3. Discussion

Over the last few decades, jellyfish envenomation has turned into a universal health issue and gave rise to approximately 150 million envenomation cases yearly [19]. Jellyfish stings display a wide range of clinical symptoms of severe pain, skin inflammation, dermatitis, nausea, emesis, cardiovascular, and respiratory distress [19]. In the current study, we have explored a proteomic approach to identify NnV components by performing two-dimensional gel electrophoresis, in-gel digestion, and MALDI/TOF/MS. In this study, a total of 150 proteins were identified from the nematocysts containing NnV. These proteins include toxins that might cause severe effects after envenomation and another distinct type of proteins.
Metalloproteases are well known for hemorrhagic activities such as fibrinolysis, apoptosis, inhibit platelet aggregation, interfere with blood coagulation, cause pro-inflammatory activity and deactivate blood serine protease inhibitors [20]. Our proteomics results identified various Metalloproteinases in the NnV, matched with Zinc-metalloproteinase-disintegrin-like or snake venom metalloproteinase from Crotalus durissus snake species, A Disintegrin and Metalloproteinase with thrombospondin motifs 10, A Disintegrin and Metalloproteinase with thrombospondin motifs 23 from Mus musculus, along with ATP-dependent Zinc Metalloprotease FtsH from Oenococcus oeni. In the present study, our proteomic analysis showed that metalloproteinase are the second most abundant components of NnV, comprising 21% of venom proteome, as shown in Figure 6. Further, 1-D zymography assay (Figure 3) and 2-DE zymography assay (Figure 4) determined the proteolytic activity of NnV, which was visualized as clear white bands or spots, respectively, on a blue background.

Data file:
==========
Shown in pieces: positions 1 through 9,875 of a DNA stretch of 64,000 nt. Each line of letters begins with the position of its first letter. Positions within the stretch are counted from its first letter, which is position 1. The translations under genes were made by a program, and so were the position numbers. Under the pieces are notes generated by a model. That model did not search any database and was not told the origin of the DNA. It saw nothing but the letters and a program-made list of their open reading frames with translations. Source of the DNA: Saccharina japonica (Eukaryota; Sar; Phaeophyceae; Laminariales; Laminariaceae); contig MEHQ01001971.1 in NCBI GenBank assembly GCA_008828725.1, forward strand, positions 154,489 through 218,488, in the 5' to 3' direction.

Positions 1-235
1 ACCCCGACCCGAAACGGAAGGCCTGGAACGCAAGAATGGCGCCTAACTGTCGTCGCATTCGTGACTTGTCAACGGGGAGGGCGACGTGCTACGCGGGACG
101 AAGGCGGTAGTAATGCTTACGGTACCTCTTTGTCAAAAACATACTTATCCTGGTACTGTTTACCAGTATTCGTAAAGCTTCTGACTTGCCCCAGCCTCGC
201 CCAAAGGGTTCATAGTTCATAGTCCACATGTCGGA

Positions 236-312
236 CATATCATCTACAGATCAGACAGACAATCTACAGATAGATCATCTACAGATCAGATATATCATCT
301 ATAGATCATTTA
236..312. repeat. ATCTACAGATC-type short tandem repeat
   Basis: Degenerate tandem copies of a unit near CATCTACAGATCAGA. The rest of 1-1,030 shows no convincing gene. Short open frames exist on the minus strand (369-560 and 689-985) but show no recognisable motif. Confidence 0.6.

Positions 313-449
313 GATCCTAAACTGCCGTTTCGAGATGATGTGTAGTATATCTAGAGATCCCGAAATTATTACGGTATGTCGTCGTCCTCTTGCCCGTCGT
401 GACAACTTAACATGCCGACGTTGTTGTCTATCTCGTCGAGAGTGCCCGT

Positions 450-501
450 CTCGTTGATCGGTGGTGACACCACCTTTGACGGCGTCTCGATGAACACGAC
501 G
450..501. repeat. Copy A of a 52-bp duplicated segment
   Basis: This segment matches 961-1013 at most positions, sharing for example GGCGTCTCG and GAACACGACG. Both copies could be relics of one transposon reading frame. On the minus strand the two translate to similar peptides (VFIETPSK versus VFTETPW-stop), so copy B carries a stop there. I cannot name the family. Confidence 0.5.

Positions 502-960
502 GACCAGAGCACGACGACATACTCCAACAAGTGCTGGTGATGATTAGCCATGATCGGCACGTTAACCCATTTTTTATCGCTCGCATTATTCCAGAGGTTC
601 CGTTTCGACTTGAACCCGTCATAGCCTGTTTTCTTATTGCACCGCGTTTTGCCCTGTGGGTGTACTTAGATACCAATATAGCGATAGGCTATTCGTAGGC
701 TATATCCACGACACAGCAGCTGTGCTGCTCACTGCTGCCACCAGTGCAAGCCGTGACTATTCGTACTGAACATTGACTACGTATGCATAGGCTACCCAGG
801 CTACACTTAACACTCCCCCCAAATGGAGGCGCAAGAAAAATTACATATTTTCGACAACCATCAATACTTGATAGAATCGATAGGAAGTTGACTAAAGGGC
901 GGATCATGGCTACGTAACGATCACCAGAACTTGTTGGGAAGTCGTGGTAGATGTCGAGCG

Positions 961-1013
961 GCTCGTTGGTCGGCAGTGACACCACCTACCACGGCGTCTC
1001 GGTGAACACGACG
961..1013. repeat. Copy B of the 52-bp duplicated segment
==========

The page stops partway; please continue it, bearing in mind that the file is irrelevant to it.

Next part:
Moreover, in our previous study, we have found that the venoms of the scyphozoan jellyfish species including Nemopilema nomurai, Cyanea nozakii, Rhopilema esculenta, and Aurelia aurita contains various Metalloproteinases [21], which shows proteolytic activity and induced cytotoxicity in NIH 3T3 cells [21]. Therefore, Metalloproteinases in the venom of jellyfish Nemopilema nomurai might be responsible for swelling, inflammation, and dermonecrosis [22]. Previously, matrix Metalloproteinases from the venom of Nemopilema nomurai were also reported to induce dermal toxicity in both the in-vivo and in-vitro animal model [22]. In future, search and application of Metalloprotease inhibitor on jellyfish venom will be beneficial in the management of jellyfish envenomation and development of novel therapeutic source against venom toxicity.